Ginger also contains an inflammation-fighting substance called gingerol, which may help reduce pain and improve function in people who have arthritis.` :P :D


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 Post subject:
PostPosted: Wed Jul 25, 2007 12:38 pm 
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wondering if Bobbee is a brand ambassador for seven-thirsty & Ginger .. :twisted: :twisted:


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 Post subject:
PostPosted: Sat May 02, 2009 1:06 pm 
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Location: doncaster/dindigul,tamil nadu
i was sea fishing out of whitby,england...and i was violently sea sick....my friend asked the skipper of the boat if he had any suggestions and his reply was "eat bread and sweet jam before going out in a boat" my friend asked if this would stop seasickness and the skipper replied "hell no, but it tastes not too bad on the way back up"...
my suggestion is to tap the inside of your wrists together... this works for all motion sickness's


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 Post subject:
PostPosted: Mon May 04, 2009 12:14 am 
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Hai friends,
Sea sickness is not the problem, use some cotton to close your ears and chew some bubblegums at traveling. Try it and reply.

SHANMUGHA SUNDARAM.SR


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 Post subject:
PostPosted: Mon May 04, 2009 8:36 pm 
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Was watching Mythbusters on Discovery channel the other day and apparently the only effective way to deal with sea sickness is pharmaceuticals.


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 Post subject:
PostPosted: Tue May 05, 2009 9:10 am 
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if that means staying on dry land then i agree...lol


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 Post subject:
PostPosted: Wed May 27, 2009 5:14 pm 
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Location: Thana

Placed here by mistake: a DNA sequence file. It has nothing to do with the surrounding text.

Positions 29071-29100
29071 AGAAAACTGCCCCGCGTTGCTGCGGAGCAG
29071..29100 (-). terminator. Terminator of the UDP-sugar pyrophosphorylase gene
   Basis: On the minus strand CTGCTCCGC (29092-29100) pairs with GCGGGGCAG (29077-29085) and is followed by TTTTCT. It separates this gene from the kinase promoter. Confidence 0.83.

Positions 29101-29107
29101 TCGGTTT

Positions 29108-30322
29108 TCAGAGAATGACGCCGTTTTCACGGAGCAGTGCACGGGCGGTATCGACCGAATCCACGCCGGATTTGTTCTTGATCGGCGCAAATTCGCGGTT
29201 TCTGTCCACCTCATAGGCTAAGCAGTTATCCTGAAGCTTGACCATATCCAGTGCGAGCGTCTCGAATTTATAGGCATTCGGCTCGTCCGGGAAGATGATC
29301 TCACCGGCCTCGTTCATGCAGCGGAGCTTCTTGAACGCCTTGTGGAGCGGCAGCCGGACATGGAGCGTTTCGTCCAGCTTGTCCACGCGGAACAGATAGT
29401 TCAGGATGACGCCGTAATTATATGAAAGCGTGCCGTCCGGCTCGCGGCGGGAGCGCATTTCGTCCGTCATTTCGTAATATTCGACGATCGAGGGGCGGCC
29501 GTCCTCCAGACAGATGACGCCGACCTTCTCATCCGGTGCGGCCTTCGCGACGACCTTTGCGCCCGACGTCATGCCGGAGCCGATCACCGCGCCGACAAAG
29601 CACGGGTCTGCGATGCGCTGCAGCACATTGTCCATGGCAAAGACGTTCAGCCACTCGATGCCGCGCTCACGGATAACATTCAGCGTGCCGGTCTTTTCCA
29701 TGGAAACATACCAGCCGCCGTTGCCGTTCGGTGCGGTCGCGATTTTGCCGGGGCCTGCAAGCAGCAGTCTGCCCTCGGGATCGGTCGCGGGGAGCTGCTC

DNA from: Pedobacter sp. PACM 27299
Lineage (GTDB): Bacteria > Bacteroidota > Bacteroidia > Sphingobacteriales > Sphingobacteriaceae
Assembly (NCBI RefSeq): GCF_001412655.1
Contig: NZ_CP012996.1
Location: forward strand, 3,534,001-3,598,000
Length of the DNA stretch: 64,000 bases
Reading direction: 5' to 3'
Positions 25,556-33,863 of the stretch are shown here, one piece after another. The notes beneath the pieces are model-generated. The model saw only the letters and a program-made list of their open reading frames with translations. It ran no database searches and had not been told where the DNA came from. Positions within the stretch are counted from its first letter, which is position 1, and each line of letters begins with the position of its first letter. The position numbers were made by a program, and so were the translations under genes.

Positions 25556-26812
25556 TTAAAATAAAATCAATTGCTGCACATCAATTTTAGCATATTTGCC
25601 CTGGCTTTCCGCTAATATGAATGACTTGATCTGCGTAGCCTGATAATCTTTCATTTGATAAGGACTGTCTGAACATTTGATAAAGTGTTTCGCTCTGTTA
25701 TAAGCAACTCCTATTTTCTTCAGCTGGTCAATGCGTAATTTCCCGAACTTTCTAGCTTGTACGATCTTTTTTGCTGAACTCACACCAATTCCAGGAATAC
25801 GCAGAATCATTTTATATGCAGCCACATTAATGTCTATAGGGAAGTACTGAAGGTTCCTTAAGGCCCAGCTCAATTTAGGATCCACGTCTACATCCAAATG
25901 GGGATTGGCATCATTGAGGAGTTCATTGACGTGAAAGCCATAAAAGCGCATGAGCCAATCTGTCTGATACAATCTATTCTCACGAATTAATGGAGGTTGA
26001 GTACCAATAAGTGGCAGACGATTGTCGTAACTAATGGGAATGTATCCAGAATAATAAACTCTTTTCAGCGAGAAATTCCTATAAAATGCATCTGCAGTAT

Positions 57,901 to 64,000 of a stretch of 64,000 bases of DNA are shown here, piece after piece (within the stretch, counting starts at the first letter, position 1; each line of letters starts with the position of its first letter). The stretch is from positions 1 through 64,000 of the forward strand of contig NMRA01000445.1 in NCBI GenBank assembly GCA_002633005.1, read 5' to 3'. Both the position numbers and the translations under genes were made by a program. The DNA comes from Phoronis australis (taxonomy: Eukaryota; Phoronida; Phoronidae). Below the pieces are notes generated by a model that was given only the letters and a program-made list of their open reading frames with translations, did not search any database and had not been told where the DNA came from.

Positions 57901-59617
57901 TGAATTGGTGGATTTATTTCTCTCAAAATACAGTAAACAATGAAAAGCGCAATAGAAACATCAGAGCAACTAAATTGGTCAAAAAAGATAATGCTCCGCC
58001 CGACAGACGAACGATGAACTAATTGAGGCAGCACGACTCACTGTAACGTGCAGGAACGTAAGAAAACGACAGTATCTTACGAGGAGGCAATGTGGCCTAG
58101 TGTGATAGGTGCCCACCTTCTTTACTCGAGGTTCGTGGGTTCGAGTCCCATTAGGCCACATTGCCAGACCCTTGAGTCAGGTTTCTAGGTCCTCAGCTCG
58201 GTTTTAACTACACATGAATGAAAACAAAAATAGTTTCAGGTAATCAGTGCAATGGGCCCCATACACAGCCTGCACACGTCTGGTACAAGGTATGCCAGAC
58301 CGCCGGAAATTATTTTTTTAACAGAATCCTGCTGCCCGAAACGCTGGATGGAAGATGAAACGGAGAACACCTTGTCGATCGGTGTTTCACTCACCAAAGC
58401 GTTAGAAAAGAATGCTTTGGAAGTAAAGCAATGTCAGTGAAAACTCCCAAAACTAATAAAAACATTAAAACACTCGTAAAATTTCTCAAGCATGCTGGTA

I take a small gulp of salt water if at all i feel sea sick. Normally I dont do coz got used to it now.

spoonangler


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 Post subject: Saltwater
PostPosted: Wed Sep 09, 2009 7:54 am 
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Hi,
Gargling with sea water might help. Might not work for everybody but it's worked for me after a late night drinking binge, one and a half hours of sleep and out fishing at 4 a.m. Never get sea sick under normal circumstances though. I've seen fishermen do this with sea water as well. So if you can reach for the water get a couple of mouthfuls, gargle and swirl it around and spit it out ,I reckon you'll be fine.
If you get the boat going it might help as well.... most get sea sick when the boats at anchor or drifting. Going for a quick spin usually helps.
Hopefully no one gets sea sick but if you do try this next time around.
Cheers
Wingz


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 Post subject:
PostPosted: Sat Sep 12, 2009 5:01 am 
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Many times we get caught in rough weather and its sad to see some of the Newbies Throwing up.The most common remedy is to eat here is the catch the foods that stay down are rice and rasam or plain toast with pickle.If you dont eat youll get progressively weaker and dehydrate.There are also pranks that are played on the poor seasick patient by suggesting them to wear a big potato on a cord round there neck and believe me many wear it and feel better ha ha.


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 Post subject:
PostPosted: Sat Oct 31, 2009 4:20 pm 
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Keyur wrote:
Hi Guys,

not sure if anyone has mentioned this, as I have not yet been able to read through the lengthy posts that have been put up.

I usually suffer from motion sickness, no matter if bus, boat or ship.

I found 2 great solutions......

1) avomine (already mentioned), which I take @ 1 hour before departure, as it takes min 1/2 hour to take effect. This lasts for @ 8 hours.

2) sourlime - when ever I forget about the avomine & need to travel by bus or boat I just put a piece of sourlime in my mouth. Theres no need to really squeeze off all the juice, but just suck on it slowly. This will stop you from from feeling sick for @ 2 hours.
It works for me & seems like the easiest accessable option.

Regards,
Keyur


There's another remedy that includes lime and works wonders. It even gives you sudden urges of a big strike on your ROD. Here's the recipe.

"Tequila Shots - One shot tequila (Hose Cuervo), salt, and a lime wedge. Fill shot glass with tequila, grasp the lime between the thumb and index finger of your "off" hand, lick that little pudgy area between the two fingers holding the lime, sprinkle some salt on the aforementioned pudgy area, lick the salt, slam the shot down, and bite the lime."

That's it you are done. What sickness were we referring to by the way :)


DeZZ